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James Hal Cone

James Hal Cone, American theologian, educator, author. Recipient American Black Achievement award in Religion, Ebony Magazine, 1992, theological Scholarship and Research award Association Theological Schools, 1994; Rockefeller Foundation grantee, 1973-1974.


  • Cone, James Hal was born on August 5, 1938 in Fordyce, Arkansas. Son of Charlie M. and Lucy (Frost) Cone.

  • Education

    • Bachelor, Philander Smith College, 1958; Bachelor's Degree, Garrett Theological Seminary, 1961; Master of Arts, Northwestern University, 1963; Doctor of Philosophy, Northwestern University, 1965; Doctor of Divinity (honorary), Garrett Evangelical Theological Seminary, 2000.


    • Assistant professor religion and philosophy Philander Smith College, Little Rock, 1964-1966. Assistant professor religion Adrian (Michigan) College, 1966-1969. Assistant professor theology Union Theological Seminary, New York City, 1969-1970, associate professor, 1970-1973, professor, 1973-1977, Charles A. Briggs professor systematic theology, 1977-1987, Briggs distinguished professor, since 1987.

      Visiting professor Afro-American history University Pacific, Stockton, California, 1969. Visiting associate professor religion Barnard College, New York City, 1969-1971, 74. Visiting professor theology Drew University, Madison, New Jersey, 1973.

      Lecturer systematic theology Woodstock College, New York City, 1971-1973. Visiting professor theology Princeton (New Jersey) Theological Seminary, 1976, Notre Dame School Theology, New Orleans, 1977, Candler School Theology, Emory University, Atlanta, Howard University School Religion, Washington, 1980, Pacific Lutheran Theological Seminary, Berkeley, California, Maryknoll (New York ) School Theology, 1983, Institute Justice and Peace. Visiting professor, Diana Blabon Holt fellow Rollins College, Winter Park, Florida, 1989.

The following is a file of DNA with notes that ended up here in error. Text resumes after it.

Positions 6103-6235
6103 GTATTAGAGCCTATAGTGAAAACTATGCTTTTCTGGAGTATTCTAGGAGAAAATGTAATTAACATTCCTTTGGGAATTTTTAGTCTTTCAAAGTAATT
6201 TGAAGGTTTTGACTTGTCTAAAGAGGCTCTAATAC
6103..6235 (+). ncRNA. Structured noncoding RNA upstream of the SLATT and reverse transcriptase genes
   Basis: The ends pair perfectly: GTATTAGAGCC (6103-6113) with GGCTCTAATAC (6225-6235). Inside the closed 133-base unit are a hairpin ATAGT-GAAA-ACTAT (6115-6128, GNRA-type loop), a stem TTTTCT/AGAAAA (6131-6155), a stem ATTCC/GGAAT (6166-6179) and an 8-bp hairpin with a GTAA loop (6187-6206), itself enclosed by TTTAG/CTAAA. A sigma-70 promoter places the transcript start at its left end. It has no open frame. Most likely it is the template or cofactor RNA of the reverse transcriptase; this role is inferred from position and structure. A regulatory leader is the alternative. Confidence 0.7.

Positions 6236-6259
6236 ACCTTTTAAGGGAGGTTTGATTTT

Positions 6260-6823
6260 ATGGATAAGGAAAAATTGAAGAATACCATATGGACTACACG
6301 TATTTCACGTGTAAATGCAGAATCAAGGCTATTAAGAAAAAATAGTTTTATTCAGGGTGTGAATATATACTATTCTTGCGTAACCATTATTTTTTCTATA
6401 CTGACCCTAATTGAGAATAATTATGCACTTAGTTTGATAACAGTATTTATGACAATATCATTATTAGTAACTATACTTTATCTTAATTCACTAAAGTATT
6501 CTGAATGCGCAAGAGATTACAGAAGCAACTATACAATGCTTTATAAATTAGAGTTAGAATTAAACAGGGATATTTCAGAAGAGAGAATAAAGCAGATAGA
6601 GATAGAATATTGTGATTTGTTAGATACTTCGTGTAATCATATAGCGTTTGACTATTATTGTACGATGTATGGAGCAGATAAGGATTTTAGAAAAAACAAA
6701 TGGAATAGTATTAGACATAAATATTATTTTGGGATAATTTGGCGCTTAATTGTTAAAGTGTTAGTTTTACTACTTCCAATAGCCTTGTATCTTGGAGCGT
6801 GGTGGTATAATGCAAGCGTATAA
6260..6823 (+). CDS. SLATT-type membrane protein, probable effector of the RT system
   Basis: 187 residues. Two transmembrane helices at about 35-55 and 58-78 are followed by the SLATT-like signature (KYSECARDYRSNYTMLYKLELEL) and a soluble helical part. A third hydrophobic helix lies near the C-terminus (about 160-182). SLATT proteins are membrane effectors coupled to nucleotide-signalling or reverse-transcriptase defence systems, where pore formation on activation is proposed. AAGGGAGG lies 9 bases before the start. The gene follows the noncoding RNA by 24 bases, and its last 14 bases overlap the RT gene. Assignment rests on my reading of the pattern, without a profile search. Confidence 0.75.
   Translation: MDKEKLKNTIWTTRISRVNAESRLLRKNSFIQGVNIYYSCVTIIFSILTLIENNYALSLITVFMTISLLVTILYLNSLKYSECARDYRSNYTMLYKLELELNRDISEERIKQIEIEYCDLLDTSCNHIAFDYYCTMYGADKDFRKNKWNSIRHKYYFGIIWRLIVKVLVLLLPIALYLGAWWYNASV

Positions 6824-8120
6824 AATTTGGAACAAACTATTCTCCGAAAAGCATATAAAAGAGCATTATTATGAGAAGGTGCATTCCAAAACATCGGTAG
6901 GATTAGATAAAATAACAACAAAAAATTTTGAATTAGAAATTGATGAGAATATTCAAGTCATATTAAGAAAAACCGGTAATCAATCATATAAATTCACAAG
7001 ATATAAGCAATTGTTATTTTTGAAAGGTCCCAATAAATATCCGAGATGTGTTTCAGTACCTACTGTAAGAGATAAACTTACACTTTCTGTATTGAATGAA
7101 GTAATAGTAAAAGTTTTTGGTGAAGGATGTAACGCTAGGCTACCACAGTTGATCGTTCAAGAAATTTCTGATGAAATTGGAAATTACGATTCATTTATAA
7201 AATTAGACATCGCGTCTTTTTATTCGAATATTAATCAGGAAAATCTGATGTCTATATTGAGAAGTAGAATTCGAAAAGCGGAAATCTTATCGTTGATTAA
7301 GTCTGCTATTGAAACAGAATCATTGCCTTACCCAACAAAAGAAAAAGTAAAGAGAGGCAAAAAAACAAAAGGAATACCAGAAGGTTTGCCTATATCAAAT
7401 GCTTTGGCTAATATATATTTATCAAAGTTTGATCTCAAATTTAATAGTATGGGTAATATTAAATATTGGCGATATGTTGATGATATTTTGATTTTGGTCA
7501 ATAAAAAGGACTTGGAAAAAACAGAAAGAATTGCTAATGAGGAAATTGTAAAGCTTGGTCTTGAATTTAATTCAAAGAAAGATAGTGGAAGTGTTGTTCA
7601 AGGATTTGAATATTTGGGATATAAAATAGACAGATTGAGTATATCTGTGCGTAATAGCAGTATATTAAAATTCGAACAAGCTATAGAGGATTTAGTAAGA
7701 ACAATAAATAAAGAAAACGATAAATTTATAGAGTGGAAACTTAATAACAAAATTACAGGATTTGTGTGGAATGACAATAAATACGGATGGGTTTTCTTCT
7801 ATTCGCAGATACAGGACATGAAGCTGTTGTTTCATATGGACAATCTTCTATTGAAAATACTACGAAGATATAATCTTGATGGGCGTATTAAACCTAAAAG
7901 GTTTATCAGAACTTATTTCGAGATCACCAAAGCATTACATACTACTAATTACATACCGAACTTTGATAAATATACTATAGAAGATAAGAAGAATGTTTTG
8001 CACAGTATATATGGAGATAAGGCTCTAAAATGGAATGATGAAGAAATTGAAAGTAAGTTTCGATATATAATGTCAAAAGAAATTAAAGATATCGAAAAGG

• Speaking the Truth in Love: New Testament Resources for a Missional Hermeneutic (Christian Mission & Modern Culture)
    • How can the Christian faith be translated into new languages and into new cultural forms? How much of Christian faith is culturally conditioned and how much is universal? What role should the Bible play in encouraging or in limiting diverse expressions of Christian faith? What does it mean to speak of the gospel as truth in a world that declares that religious speech can never be true, but only "true-for-me"?These are some of the hermeneutical questions that arise as the church enters into its missional calling.
    • A Black Theology of Liberation
    • With the publication of his two early works, Black Theology & Black Power (1969) and A Black Theology of Liberation (1970), James Cone emerged as one of the most theological voices in North America.
    • Black Theology, Black Power & Black Love
    • This examination of modern black theology creates a new paradigm known as Integrasegreology, which offers a corrective theory to the polarization of the ideologies of Malcolm X and Dr.
    • Black Theology & Black Power
    • Newly updated and expanded, this classic work is a product of the Civil Rights and Black Power movements in America during the 1960's.



    Member Black Theology Project Theology in Americans, American Academy Religion (Fund for Theological Education award 1999), Society Study Black Religion, Ecumenical Association Third World Theologians.


    • mother: Lucy (Frost) Cone.
    • father: Charlie M.
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    • 1958
      Philander Smith College
    • 1961
      Garrett Theological Seminary
    • 1963
      Northwestern University
    • 1965
      Northwestern University
    • 1964 - 1966
      Assistant, professor religion and philosophy Philander Smith College
    • 1966 - 1969
      assistant, professor religion Adrian (Michigan) College
    • 1969 - 1970
      assistant, professor theology Union Theological Seminary
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